We developed a tissue engineered vascular graft (TEVG) designed specifically for use in congenital heart surgery. The TEVG is made by seeding autologous bone marrow-derived mononuclear cells onto a biodegradable tubular scaffold. Once implanted the scaffold degrades and the TEVG transforms into a neovessel that resembles a native blood vessel both in structure and function. Results of the first FDA- approved clinical trial evaluating the use of the TEVG in children demonstrated that the TEVG is the first man- made vascular conduit that grows making it uniquely suited for use in the surgical repair of complex congenital heart defects, however; results of this study also demonstrated that incidence of stenosis was too high to recommend routine use of this promising technology. We subsequently developed an improved, second- generation TEVG that incorporates both rationally designed strategies for inhibiting the formation of TEVG stenosis and process improvement measures for assembling the TEVG, in addition to newer less stringent criteria for performing TEVG angioplasty. Herein we propose the next step in the development and translation of the TEVG: a single-institution, prospective, single-armed, exploratory-confirmatory clinical trial designed to evaluate the safety and efficacy of the second-generation TEVG in 24 patients over a 2-year period. In this study, we will evaluate the short-term (2 year) safety and efficacy of a second-generation TEVG for use as an extracardiac conduit in children with single ventricle cardiac anomalies undergoing modified Fontan surgery. We will serially monitor all graft recipients over a 2-year time course using echocardiography and MRI. We hypothesize that the second-generation TEVG will have a significantly lower incidence of critical stenosis compared to the results of original TEVG in our previous FDA-approved pilot study. In addition, we hypothesize that the TEVG will grow and transform over time into a highly compliant capacitance vessel. We will evaluate the effect of graft compliance on flow, turbulence, and power loss across the TEVG in the Fontan circulation. The development of a man-made vascular graft with growth capacity would enable the performance of definitive reconstructive surgical procedures at an early age and mitigate the need for additional surgeries due to somatic overgrowth (the process by which a child outgrows their implant), thereby improving outcomes in patients with congenital heart disease.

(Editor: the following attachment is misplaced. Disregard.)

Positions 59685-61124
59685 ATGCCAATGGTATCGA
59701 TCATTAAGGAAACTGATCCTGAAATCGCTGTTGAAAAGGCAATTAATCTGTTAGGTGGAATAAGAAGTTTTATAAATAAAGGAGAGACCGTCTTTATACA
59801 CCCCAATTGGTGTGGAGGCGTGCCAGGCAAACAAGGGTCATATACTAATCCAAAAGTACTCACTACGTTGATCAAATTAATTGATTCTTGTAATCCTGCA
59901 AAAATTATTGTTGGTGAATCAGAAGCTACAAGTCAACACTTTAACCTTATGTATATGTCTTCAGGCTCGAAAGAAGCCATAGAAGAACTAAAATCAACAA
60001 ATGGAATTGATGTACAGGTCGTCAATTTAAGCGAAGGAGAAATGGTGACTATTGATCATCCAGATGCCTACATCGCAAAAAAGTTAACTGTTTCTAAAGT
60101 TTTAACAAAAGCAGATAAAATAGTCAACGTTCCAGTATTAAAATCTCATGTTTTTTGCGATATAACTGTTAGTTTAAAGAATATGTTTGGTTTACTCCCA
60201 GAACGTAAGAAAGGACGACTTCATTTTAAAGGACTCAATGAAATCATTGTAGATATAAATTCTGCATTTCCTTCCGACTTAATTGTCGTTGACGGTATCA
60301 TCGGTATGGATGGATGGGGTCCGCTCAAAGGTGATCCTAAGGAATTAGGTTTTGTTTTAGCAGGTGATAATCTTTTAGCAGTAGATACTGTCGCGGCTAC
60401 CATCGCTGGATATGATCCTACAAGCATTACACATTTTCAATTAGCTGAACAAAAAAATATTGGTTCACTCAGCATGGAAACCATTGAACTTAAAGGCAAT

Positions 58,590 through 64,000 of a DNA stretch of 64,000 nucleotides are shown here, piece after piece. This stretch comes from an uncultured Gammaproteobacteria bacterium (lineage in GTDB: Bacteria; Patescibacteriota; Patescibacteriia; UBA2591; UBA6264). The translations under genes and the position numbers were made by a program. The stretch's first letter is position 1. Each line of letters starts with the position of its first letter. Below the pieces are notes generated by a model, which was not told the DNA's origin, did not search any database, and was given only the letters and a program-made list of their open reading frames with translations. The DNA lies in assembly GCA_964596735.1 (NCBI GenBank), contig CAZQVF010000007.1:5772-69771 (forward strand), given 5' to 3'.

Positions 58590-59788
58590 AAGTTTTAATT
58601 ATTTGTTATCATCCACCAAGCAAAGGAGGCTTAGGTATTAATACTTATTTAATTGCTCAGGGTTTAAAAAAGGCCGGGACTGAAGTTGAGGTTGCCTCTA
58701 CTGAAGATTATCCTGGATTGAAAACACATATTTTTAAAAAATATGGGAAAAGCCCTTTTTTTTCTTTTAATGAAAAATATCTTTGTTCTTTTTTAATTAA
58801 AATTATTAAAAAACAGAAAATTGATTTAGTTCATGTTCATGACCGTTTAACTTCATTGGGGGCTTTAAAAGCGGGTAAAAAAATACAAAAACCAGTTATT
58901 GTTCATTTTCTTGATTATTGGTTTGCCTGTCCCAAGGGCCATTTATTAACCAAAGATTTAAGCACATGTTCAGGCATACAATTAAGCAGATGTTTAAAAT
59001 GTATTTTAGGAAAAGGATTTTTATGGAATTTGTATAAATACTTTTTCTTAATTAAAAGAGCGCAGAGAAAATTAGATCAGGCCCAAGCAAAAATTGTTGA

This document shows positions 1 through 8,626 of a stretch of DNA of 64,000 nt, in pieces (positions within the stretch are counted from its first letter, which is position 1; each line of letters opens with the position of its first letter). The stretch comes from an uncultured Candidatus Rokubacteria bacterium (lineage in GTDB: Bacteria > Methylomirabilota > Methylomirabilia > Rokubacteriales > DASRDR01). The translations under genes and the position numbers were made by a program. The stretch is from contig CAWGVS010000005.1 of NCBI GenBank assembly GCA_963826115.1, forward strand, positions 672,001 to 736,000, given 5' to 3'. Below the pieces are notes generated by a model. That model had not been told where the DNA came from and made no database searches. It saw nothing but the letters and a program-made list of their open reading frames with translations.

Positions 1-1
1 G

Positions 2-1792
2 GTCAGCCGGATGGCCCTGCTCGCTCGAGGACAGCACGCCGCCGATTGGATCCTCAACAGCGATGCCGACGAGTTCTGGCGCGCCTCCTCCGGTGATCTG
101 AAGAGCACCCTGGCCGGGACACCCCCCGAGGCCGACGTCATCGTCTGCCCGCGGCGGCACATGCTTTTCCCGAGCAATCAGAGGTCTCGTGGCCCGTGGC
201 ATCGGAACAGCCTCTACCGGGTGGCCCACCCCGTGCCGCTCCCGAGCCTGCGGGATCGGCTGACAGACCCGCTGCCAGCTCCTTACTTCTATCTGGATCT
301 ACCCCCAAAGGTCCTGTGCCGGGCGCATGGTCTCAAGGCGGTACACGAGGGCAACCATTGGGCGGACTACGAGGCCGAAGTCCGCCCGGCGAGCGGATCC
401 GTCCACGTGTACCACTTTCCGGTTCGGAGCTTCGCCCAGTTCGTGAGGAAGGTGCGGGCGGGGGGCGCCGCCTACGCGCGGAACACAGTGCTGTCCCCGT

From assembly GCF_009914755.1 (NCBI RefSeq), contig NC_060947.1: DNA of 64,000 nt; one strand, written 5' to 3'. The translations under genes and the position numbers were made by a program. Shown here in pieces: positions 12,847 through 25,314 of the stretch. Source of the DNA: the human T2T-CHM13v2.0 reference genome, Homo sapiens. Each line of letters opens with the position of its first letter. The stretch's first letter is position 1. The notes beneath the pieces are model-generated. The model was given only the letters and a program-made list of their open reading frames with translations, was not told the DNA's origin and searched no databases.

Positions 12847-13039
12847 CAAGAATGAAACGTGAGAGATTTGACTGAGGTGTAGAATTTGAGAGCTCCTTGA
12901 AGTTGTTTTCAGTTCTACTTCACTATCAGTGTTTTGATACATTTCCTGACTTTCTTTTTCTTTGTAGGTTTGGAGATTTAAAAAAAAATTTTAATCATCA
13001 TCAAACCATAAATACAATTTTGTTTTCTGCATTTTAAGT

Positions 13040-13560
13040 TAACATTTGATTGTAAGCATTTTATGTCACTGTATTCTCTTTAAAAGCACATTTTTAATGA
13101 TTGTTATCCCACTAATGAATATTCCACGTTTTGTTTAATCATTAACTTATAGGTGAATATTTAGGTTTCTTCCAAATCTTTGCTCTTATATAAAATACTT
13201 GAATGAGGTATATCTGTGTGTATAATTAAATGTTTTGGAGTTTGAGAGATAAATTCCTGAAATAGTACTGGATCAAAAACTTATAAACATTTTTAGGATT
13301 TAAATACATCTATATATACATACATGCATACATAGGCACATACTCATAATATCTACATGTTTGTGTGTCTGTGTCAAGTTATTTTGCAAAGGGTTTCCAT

Congenital cardiac anomalies are the most common birth defect and a leading cause of death in the newborn period. The most effective treatment for congenital cardiac anomalies is reconstructive surgery. Unfortunately, complications arising from the use of currently available vascular conduits are a significant cause of postoperative morbidity and mortality. The development and translation of an improved vascular graft, created from an individual?s own cells, with the ability to grow and remodel, holds great promise for advancing the field of congenital heart surgery and improving the outcomes of infants requiring surgical intervention.